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The reflexive Possessive Pronouns: SIN – SI – SITT – SINE


In week 1, we introduced the Possessive Pronouns:

The different forms of MIN (my/mine), DIN (your/yours) and VÅR (our/ours), and the invariable forms HANS (his), HENNES (her/hers) and DERES (your/yours plural + their/theirs).

In this week’s grammar video, we’re going to take a closer look at a very special possessive form, the reflexive possessive SIN – SI – SITT – SINE.
Not all languages have reflexive possessives. Some languages don’t have possessives at all! So don’t worry if you feel this topic is difficult to understand.
Feel free to take your time! Read this text and watch the video as many times as you need. We will try our best to clarify and explain along the way.
So, in the 3. person singular and plural (han, hun, de/he, she, they), there is a reflexive possessive pronoun called SIN.
We use the different forms of SIN when the Subject of the sentence, we say, owns the Object or you might say when the Subject and the Object in a sentence refer to the same person.
Basically, SIN, SI, SITT, SINE refer back to the Subject in the sentence, while the forms we learnt last week HANS, HENNES, DERES refer to something other than the Subject in the sentence.
Take a look at these sentences:
1) Sissel ringer tannlegen sin Sissel calls her (own) dentist → Sissels tannlege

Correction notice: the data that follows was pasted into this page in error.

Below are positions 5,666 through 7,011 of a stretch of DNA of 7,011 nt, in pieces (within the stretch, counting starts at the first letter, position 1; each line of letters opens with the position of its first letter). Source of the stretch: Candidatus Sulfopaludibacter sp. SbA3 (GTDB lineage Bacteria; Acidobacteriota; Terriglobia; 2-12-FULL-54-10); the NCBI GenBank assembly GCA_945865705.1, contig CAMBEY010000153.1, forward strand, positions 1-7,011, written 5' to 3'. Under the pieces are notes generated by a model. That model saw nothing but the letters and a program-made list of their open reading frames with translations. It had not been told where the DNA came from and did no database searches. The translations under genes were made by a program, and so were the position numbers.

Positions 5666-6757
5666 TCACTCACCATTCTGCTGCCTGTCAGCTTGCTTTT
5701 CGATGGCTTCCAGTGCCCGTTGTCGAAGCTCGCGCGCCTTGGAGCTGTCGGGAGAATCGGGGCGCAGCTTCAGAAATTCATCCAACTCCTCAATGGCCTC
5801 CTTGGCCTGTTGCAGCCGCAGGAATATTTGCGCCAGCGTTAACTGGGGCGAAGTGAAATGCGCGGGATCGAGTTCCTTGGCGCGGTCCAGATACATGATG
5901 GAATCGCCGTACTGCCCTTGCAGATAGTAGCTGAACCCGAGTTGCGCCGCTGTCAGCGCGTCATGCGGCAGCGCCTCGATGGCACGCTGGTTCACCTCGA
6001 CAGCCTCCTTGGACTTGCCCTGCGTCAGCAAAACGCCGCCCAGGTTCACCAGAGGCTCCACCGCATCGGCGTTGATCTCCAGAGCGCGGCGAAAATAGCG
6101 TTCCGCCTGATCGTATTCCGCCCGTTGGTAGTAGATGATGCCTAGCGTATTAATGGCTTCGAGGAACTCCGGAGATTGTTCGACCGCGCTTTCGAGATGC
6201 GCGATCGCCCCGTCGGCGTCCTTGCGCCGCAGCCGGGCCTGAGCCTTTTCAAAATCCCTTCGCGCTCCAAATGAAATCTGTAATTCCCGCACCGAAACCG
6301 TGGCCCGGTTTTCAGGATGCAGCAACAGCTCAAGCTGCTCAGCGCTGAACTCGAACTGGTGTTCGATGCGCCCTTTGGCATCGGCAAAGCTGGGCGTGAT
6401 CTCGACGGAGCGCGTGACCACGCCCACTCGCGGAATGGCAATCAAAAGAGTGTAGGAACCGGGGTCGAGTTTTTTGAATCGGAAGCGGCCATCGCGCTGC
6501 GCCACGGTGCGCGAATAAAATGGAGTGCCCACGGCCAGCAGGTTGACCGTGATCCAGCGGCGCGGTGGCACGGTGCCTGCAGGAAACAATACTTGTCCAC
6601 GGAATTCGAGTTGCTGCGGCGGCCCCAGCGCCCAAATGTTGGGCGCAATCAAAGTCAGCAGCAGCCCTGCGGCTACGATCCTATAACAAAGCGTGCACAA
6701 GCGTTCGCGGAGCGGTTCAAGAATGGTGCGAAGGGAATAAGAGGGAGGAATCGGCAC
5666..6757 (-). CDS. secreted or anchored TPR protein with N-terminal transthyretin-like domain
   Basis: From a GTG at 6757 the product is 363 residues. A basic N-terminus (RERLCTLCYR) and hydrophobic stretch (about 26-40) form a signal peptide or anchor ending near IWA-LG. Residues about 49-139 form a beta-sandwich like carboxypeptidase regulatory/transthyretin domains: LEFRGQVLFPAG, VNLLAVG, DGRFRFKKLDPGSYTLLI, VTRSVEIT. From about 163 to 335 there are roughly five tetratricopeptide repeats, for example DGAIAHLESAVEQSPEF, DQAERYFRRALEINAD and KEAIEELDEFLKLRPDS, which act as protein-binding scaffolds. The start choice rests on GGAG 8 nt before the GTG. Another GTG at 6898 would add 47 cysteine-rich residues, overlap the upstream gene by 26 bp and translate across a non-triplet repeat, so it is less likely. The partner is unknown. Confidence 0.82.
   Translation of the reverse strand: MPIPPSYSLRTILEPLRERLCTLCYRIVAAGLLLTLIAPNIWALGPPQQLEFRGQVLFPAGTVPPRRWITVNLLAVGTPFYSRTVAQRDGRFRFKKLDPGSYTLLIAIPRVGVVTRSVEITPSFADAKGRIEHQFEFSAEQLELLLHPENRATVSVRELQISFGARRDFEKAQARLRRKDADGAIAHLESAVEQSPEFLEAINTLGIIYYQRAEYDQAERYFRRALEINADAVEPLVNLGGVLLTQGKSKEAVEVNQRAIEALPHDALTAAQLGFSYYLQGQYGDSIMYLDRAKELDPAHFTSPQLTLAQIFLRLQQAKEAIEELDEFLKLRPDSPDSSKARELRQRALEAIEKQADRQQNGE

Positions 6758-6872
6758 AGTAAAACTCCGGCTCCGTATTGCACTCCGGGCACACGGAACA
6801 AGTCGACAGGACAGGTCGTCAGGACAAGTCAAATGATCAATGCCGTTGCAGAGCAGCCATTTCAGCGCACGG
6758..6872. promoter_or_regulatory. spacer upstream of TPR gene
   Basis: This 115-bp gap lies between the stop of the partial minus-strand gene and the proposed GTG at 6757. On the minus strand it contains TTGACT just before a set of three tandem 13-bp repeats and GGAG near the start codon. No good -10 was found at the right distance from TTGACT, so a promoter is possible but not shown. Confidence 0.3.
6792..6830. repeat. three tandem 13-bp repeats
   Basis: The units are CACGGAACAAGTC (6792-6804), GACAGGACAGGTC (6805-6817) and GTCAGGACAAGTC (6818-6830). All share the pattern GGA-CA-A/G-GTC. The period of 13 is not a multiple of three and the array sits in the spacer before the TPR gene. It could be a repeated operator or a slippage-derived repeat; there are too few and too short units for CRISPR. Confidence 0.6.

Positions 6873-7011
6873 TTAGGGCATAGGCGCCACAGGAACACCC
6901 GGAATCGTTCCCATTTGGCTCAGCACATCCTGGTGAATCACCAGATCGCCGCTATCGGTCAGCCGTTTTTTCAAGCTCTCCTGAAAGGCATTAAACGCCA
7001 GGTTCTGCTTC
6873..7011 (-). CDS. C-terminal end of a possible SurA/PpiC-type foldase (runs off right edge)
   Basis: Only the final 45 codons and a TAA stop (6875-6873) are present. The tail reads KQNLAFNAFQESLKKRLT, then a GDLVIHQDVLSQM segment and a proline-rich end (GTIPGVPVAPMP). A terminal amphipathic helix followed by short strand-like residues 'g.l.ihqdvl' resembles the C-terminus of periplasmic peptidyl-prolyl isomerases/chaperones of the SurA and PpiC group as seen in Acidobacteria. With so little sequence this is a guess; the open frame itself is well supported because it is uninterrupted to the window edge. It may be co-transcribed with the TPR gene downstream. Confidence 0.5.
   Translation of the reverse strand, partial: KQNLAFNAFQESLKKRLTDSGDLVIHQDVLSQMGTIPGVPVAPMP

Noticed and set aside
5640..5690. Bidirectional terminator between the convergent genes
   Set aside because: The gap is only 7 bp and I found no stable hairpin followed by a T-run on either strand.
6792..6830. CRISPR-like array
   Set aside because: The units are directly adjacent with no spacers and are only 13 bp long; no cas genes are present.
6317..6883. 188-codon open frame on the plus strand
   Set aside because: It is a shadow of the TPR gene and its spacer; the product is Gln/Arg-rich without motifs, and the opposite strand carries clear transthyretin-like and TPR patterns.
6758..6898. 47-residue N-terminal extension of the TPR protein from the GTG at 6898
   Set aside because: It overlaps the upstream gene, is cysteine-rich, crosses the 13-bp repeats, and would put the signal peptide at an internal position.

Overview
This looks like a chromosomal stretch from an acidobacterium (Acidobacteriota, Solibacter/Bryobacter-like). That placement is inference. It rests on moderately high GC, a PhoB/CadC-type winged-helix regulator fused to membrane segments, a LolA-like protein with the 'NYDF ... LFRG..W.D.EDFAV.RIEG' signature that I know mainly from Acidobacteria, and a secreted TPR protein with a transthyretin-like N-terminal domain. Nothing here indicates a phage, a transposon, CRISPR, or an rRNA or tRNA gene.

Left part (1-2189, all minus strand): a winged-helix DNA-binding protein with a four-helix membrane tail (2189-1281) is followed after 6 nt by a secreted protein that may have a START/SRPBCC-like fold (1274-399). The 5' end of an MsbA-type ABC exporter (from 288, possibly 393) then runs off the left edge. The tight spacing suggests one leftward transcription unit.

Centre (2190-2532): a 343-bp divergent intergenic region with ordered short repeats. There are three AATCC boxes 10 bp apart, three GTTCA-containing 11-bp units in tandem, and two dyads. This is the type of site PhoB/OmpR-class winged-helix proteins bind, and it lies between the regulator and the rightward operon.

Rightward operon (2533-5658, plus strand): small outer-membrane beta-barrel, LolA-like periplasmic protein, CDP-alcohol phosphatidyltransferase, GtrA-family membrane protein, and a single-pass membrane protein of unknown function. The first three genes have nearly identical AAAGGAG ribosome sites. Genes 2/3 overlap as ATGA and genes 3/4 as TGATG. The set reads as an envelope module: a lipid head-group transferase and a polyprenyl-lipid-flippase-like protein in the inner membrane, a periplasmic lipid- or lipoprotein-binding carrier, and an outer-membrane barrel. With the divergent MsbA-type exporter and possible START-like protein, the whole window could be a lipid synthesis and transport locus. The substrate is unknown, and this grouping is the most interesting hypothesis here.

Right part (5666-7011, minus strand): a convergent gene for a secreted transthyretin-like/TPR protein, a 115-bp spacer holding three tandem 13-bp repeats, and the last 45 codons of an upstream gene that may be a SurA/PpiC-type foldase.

2) Sissel ringer tannlegen hennes Sissel calls her dentist Cecilies tannlege? (another person)

In 1), we use SIN because both Subject and Object refer to the same person: Sissel. In other words, SIN refers back to the Subject in the sentence, right?

In 2), we have a different story:

HENNES doesn’t refer back to Sissel. HENNES tells us that Subject and Object refer to two different persons. We don’t know whom HENNES is referring to, but we can understand that it has to be another person and not Sissel. The context will then give us clues to understand who this person may be.

And voilà!, we have now a clever grammar tool to help us identify without doubt who is owning what. Well, as long we apply the rules correctly, of course!

The reflexive possessive pronouns SIN – SI – SITT – SINE agree in gender and number with the owned noun, so we have to make sure to use them in the right way:

SIN is the masculine singular form

SI is the feminine singular

SITT is the neuter singular


SINE is the plural form regardless of gender.

Let’s summarize this in a table:

Sissel ringer til tannlegen sin Sissel ringer til sin tannlege Sissel calls her own dentist
Sissel elsker dattera si Sissel elsker si datter Sissel loves her (own) daughter
Sissel liker huset sitt Sissel liker sitt hus Sissel likes her (own) house
Sissel elsker skoene sine Sissel elsker sine sko Sissel loves her (own) shoes


As all the other possessives, we can place SIN-SI-SITT-SINE both after or before the noun. Just remember to use the correct form of the substantive, definite form in the first case, indefinite in the latter.

Watch the video for more examples!

And download our PP-presentation if you prefer to have it all in paper.


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Norwegian for Beginners 3

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FutureLearn - Learning For Life

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